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Travis Baker blogs about the problems and idiosyncrasies of Kitsap highways and byways.
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‘Yellow trap’ and oncoming emergency vehicles

November 28th, 2012 by travis baker

The in basket: Rob Shafer of Yukon Harbor in South Kitsap writes, “The other day I was traveling west on Mile Hill Drive approaching Woods Road when an ambulance approached from the other direction.

“It appeared that all of the through traffic lights had been triggered to red as cars were stopped in both directions and my light was red. However, the left turn arrow on Mile Hill was still flashing yellow where an inattentive driver could make a turn directly in front of the emergency vehicle.

“Is there some fault with the emergency system where it does not turn all lights red on the approach of the emergency vehicle? This is not the first time I have seen this,” he said.

The out basket: Jeff Shea, traffic engineer in Kitsap County Pubic Works,

says the signal was working as intended and explains what Rob has seen.

“Emergency vehicle drivers are trained to watch out for motorists that make illegal movements, such as turning in front of an oncoming vehicle on a flashing yellow arrow,” Jeff said.  “We held several discussions with emergency vehicle operators to go over this situation and make them aware of what the signal configuration will (be).

“When a signal is ‘preempted’ for an emergency vehicle the whole intersection does not go red.  The direction the vehicle is traveling will go green while the side and opposing traffic will get red indications, except for the flashing yellow arrow in the opposing direction.

“The reason the flashing yellow arrow continues to flash is to avoid what is called the ‘yellow trap.’  The yellow trap occurs when a left turning vehicle with a green ball or yellow flashing arrow gets a steady yellow ball and assumes that oncoming traffic is also getting the yellow ball and turns in front of that vehicle assuming that it is coming to stop for the upcoming red light.  This condition caused so many collisions that the federal guidance manual, the Manual on Uniform Traffic Control Devices, specifically restricts agencies from configuring signal systems to allow this.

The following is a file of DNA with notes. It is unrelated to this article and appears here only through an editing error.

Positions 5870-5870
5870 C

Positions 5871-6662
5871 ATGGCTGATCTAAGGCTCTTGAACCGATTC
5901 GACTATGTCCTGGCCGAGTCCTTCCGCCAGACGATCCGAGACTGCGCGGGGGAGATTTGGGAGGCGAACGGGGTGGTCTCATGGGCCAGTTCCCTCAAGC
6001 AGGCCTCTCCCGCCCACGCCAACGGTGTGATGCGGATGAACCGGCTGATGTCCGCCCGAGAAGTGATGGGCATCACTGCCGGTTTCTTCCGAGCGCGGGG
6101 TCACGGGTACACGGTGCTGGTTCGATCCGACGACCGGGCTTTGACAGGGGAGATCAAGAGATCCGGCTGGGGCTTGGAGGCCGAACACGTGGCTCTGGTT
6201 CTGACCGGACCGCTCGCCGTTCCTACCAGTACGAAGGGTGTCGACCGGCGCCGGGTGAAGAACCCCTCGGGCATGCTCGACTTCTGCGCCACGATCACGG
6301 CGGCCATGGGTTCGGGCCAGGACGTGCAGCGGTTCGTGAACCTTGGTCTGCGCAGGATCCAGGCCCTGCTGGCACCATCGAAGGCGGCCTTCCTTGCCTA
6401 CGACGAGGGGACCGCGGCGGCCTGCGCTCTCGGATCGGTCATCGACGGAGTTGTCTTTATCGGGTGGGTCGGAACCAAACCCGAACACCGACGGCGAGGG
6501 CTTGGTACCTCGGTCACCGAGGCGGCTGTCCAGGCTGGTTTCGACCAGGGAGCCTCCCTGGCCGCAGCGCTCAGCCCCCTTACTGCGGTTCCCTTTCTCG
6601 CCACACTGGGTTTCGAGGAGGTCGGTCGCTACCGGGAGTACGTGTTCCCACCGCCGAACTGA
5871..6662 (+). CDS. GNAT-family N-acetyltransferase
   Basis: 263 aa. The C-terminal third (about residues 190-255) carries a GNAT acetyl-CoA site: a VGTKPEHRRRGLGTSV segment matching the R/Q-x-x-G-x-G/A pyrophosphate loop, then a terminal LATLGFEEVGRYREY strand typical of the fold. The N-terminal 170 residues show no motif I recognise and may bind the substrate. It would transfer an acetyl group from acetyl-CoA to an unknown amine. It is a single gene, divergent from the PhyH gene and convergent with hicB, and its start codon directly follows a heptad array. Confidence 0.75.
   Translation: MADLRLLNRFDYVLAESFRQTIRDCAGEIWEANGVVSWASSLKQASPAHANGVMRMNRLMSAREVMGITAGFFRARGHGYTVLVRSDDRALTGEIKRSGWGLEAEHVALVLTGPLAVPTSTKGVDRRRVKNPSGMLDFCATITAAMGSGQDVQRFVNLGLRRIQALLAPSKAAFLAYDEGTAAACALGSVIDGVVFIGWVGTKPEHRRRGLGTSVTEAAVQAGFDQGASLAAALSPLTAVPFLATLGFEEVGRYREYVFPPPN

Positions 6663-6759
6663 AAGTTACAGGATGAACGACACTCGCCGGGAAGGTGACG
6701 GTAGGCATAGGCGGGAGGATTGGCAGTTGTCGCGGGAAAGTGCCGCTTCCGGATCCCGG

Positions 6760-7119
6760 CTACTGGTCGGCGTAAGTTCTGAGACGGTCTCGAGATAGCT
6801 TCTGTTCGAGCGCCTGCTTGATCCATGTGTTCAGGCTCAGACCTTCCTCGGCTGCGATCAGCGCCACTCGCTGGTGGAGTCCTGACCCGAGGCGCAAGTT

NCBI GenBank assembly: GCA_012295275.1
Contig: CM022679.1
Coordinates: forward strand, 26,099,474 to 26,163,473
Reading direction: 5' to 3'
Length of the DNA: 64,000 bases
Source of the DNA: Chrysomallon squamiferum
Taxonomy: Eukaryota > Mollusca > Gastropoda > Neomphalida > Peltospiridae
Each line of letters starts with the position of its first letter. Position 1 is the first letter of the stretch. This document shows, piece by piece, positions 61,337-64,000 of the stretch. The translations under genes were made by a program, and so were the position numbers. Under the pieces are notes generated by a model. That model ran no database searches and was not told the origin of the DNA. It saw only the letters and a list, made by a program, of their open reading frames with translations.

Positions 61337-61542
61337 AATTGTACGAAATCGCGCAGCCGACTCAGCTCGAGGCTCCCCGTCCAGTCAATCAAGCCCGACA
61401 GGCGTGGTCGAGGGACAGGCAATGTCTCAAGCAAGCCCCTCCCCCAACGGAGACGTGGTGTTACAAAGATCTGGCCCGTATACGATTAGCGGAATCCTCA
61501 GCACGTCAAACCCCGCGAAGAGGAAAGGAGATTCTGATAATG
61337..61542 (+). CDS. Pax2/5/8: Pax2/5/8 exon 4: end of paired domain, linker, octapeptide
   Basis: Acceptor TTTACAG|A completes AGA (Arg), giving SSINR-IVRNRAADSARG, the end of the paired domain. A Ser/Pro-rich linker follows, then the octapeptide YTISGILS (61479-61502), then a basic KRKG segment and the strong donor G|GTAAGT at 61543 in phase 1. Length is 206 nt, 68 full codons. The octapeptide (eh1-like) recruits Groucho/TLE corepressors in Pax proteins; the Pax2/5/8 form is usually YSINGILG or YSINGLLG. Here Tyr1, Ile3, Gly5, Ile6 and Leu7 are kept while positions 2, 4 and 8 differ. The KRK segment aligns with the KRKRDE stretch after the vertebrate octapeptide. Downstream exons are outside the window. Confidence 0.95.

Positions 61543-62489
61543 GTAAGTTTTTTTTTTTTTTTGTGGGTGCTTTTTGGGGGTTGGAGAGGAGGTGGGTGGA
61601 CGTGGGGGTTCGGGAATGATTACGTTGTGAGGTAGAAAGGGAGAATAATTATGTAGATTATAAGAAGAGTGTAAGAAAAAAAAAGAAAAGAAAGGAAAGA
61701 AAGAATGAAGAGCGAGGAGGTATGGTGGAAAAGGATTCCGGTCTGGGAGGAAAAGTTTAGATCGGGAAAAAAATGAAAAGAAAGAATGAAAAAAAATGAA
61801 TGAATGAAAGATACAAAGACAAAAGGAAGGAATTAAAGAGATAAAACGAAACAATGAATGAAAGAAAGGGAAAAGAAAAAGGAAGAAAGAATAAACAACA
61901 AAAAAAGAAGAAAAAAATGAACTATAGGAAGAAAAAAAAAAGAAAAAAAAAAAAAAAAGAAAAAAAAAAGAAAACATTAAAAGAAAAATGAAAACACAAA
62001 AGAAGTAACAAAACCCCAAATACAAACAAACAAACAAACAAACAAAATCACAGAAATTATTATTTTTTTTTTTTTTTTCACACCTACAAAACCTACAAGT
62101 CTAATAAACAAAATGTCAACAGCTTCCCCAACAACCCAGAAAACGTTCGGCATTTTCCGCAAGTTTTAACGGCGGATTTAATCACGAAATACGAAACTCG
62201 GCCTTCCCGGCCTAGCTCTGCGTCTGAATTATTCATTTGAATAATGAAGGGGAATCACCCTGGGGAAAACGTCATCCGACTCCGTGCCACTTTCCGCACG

“Therefore, we continue the flashing yellow arrow, and hope that motorists obey both the legal requirements not turn in front of traffic, or an emergency vehicle with its lights and sirens on.

“There is another option which requires us to terminate all the movements that are going at the time of preemption.  In this situation, also, the MUTCD is very clear that we cannot shorten any of the clearance times – the yellow and red times.

“So, by the time all those clearance times are complete and the green ball comes back up for the preempted direction the emergency vehicle may already be at or beyond the intersection making the preemption.  We felt this was not a good option.”

 

 

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2 Responses to “‘Yellow trap’ and oncoming emergency vehicles”

  1. Roger Says:

    The Yellow Yield Left Turn Blinking Light was designed because of the total number vehicles having to sit at a red light causing backups. This is in some cases a good thing and in other cases a bad thing. If you remember anything from Drivers Education it does say that if you an Emergency Vehicle approaching from either ahead or behind you pull over and give way. The blinking Yellow Light still applies. If you in the Middle of the Intersection and Emergency Vehicle is approaching you have 2 choices you can sit there and block the intersection then run the risk getting a ticket or you can clear the intersection then pull over not knowing they are going. Then you can move after the Emergency vehicle gone by.

  2. Grog Says:

    Roger, I think you missed what a “yellow trap” is. A yellow-trap is not caused by the flashing yellow, it is fixed by it.

    While a flashing yellow does relieve congestion as an alternative to green thru traffic with a red turn-arrow, that is not its sole purpose nor its design.

    The flashing yellow arrow was designed as a replacement for a green ball over a left turn lane when indicating indicating a left turn is allowed and not protected. This prevents a common collision scenario where a driver with a green ball (or alternative left permitted signal) for their specific lane would make an unprotected left into oncoming traffic.

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